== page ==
In order for you to swing the club, you must turn your body sorta like you are shaking hands with the person on the right. Now, you wouldn’t shake hands with the back of your hand facing up or down, would ya?

The second most important position in golf is probably right after impact. You want to feel as though the triangle formed by your shoulders, arms, hands and the club are one, pounding into the center of the golf ball.

Here, I am only hitting a 30 yard pitch shot. Still, you can see that I’ve extended my whole upper body.

This impact position will only be possible to achieve if you have a correct takeaway.

It’s feels almost like a 2-handed basketball pass. But when you do it right, you will feel that both of your arms and hands are hitting the ball with “equal” force.

Try the takeaway and the impact position the next time you are on the range, you will hit the ball more consistently.

How to Hit the Dreaded 30 Yard Pitch Shot!

Friday, June 6th, 2008

The dreaded 30 yard pitch shot? Does this remind of you when you are on the course and you have an easy 30 yard shot from the fairway to the pin and you either “thin” it or “chunk” it?

Well, the 30 yard pitch shot is nothing more than a mini-version of your swing but there are some key points you might want to take in so you don’t thin it or chunk it.

(more…)

Today’s Swing Thoughts

Saturday, May 31st, 2008

Well, today I hit the ball great again and here’s my swing thought for the day:

1. Watch your weight shift during your backswing.  Make sure it doesn’t transfer more than 75% to your right foot.  My fault has been that I’d transfer more than 75%, thus causing me to sway.

2. On the downswing and follow-through, make sure to keep your head down.  This caused to fix 90% of my problems simply by keeping my head down.

3. Rhythm,rhythm, and rhythm.  Without rhythm, you are not swinging the golf club.  You need rhythm for all kinds of shots including short pitch shots and putting.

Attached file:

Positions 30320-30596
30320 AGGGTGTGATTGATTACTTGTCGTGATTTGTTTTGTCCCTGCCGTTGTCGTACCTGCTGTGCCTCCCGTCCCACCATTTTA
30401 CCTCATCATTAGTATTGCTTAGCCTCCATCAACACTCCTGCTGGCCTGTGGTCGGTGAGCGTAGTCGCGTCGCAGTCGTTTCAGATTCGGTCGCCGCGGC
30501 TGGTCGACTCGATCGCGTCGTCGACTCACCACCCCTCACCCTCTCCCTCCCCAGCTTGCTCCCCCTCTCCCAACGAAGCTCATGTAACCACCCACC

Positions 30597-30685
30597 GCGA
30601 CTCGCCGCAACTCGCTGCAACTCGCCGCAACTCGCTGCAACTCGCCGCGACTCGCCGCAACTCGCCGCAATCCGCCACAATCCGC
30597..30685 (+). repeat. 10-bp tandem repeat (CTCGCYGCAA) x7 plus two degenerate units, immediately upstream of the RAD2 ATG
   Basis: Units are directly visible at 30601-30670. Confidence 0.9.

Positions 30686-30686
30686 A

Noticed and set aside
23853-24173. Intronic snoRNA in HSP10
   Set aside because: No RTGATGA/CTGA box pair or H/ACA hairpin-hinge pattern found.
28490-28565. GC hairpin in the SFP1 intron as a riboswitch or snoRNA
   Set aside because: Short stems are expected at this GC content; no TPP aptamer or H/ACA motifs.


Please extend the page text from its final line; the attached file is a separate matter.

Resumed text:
Well, that was about it and I did hit lots of great short pitch shot from about 10-30 yards.

Here’s some key thoughts on hitting great 10-30 yard short pitch shots.

1. Rhythm – try to focus on your rhythm, this will automatically help you hit that pitch shot nice and crip while accelerating through the ball.

2. Soft hands – Keep your hands ultra-soft, like noodles hanging, and make sure to keep them soft during the whole pitch shot.  Let your hands be wristy, don’t be stiff.  Great soft pitch shot come from soft hands and wrist action.

3. Try to hit the pitch shot so you can hear the crisp sound of the ball wacking the middle of the clubface.

4. Setup to the ball square or slightly open.  A lot of players open the stance too much, that will only help you cut across the ball and not as much pure backspin, which is what you want.

5. A small pitch shot is basically a miniture version of your full swing.  Feel, feel, and practice.

You can also try opening up your clubface 30 degrees but with a square stance.  This will put a lot of spin on the ball and give you that “hop and drop” effect even on really short shots.

Advanced Golf: For even more “hop and drop” effect, you can even feel like “trapping” the ball with your upper body on the downswing.  Doing this makes the pitch shot go slightly lower yet spin like crazy if you catch it super clean.